for violating TikTok’s Community Guidelines or Terms of Service, which is less than 1% of all videos uploaded on TikTok. l 4% of these videos were removed before a user reported them, 83.3% were removed before they received any views, and 93.5% were removed within 24 hours of being posted. l 6,144,040 accounts were removed for violating Community Guidelines. l 9,499,881 spam accounts were removed along with 5,225,800 spam videos posted by those accounts. TikTok prevented 173,246,894 accounts from being created through automated means. l 3,501,477 ads were rejected for violating advertising policies and guidelines. TikTok continues to work with public health experts to help community stay safe and informed on Covid-19 and vaccines. TikTok makes public health information available throughout the app as they also work to counter misinformation.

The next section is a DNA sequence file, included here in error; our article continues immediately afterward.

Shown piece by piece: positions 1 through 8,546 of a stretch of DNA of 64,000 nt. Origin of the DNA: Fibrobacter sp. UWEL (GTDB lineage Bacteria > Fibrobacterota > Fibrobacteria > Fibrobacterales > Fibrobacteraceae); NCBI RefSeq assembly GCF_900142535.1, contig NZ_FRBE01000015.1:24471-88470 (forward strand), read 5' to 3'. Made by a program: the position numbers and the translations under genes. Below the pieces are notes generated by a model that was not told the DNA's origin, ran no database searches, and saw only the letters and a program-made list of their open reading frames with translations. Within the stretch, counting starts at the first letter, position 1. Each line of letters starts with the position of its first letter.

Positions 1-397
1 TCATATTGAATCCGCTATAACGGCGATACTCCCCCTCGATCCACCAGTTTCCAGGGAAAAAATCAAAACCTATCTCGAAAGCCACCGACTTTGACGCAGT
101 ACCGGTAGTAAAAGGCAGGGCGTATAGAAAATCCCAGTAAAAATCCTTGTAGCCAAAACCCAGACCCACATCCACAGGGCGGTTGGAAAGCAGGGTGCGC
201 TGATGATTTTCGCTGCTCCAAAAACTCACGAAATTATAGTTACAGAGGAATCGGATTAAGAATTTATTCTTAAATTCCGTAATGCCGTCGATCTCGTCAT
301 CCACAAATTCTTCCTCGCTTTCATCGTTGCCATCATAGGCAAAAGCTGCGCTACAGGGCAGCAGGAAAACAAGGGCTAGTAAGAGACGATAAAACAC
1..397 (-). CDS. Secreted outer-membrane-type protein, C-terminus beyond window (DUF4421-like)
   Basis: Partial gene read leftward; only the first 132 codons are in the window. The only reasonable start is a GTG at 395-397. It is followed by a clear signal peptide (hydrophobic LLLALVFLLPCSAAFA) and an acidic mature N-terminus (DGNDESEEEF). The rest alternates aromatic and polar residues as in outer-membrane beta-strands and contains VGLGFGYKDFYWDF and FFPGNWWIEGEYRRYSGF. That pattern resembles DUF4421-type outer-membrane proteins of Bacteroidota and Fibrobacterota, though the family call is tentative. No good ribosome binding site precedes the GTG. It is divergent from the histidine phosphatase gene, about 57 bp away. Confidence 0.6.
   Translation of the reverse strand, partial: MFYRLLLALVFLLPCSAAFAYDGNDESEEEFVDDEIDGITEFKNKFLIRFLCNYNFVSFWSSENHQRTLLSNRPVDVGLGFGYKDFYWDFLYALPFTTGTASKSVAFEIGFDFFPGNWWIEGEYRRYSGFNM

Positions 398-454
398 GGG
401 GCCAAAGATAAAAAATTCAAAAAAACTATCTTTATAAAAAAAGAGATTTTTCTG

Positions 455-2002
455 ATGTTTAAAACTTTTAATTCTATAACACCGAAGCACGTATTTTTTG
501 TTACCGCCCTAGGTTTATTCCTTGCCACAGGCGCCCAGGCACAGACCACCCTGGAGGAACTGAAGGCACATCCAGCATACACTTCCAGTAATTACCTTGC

(left to right) Wolf-Dieter Hoppe and Klaus Schmitz, co-authors of ADL’s study.

Electric vehicles, pandemic disrupting global market, Arthur D Little Arthur D Little, ADL, has released the third edition of its Global Automotive Mobility Study. Entitled The Future Of Automotive Mobility and based on a global survey of over 8,500 end customers in 13 countries, it shows that global automotive markets are currently at a crossroads. While the study identifies that the internal combustion engine still dominates the market, many vehicle owners are weighing up the pros and cons of going electric, as a result, there is confusion about where the automotive